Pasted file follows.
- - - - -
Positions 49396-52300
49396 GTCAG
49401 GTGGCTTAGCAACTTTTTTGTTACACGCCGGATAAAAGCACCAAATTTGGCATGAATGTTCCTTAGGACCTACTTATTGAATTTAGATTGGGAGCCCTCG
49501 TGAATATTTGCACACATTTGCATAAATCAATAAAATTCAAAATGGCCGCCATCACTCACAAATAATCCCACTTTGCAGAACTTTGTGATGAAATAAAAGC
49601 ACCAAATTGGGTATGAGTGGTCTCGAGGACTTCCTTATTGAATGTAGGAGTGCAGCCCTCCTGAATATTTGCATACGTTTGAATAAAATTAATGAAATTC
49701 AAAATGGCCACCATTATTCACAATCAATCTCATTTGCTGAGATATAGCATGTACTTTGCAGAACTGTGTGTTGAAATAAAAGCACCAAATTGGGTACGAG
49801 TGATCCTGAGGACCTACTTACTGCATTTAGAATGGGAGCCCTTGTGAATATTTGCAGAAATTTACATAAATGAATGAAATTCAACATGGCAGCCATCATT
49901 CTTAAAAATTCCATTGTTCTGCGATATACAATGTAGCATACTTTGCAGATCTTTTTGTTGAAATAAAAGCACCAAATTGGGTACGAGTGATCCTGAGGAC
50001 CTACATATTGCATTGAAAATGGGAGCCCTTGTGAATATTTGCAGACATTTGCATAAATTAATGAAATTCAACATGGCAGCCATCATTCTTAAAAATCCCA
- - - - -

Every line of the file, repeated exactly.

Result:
Positions 49396-52300
49396 GTCAG
49401 GTGGCTTAGCAACTTTTTTGTTACACGCCGGATAAAAGCACCAAATTTGGCATGAATGTTCCTTAGGACCTACTTATTGAATTTAGATTGGGAGCCCTCG
49501 TGAATATTTGCACACATTTGCATAAATCAATAAAATTCAAAATGGCCGCCATCACTCACAAATAATCCCACTTTGCAGAACTTTGTGATGAAATAAAAGC
49601 ACCAAATTGGGTATGAGTGGTCTCGAGGACTTCCTTATTGAATGTAGGAGTGCAGCCCTCCTGAATATTTGCATACGTTTGAATAAAATTAATGAAATTC
49701 AAAATGGCCACCATTATTCACAATCAATCTCATTTGCTGAGATATAGCATGTACTTTGCAGAACTGTGTGTTGAAATAAAAGCACCAAATTGGGTACGAG
49801 TGATCCTGAGGACCTACTTACTGCATTTAGAATGGGAGCCCTTGTGAATATTTGCAGAAATTTACATAAATGAATGAAATTCAACATGGCAGCCATCATT
49901 CTTAAAAATTCCATTGTTCTGCGATATACAATGTAGCATACTTTGCAGATCTTTTTGTTGAAATAAAAGCACCAAATTGGGTACGAGTGATCCTGAGGAC
50001 CTACATATTGCATTGAAAATGGGAGCCCTTGTGAATATTTGCAGACATTTGCATAAATTAATGAAATTCAACATGGCAGCCATCATTCTTAAAAATCCCA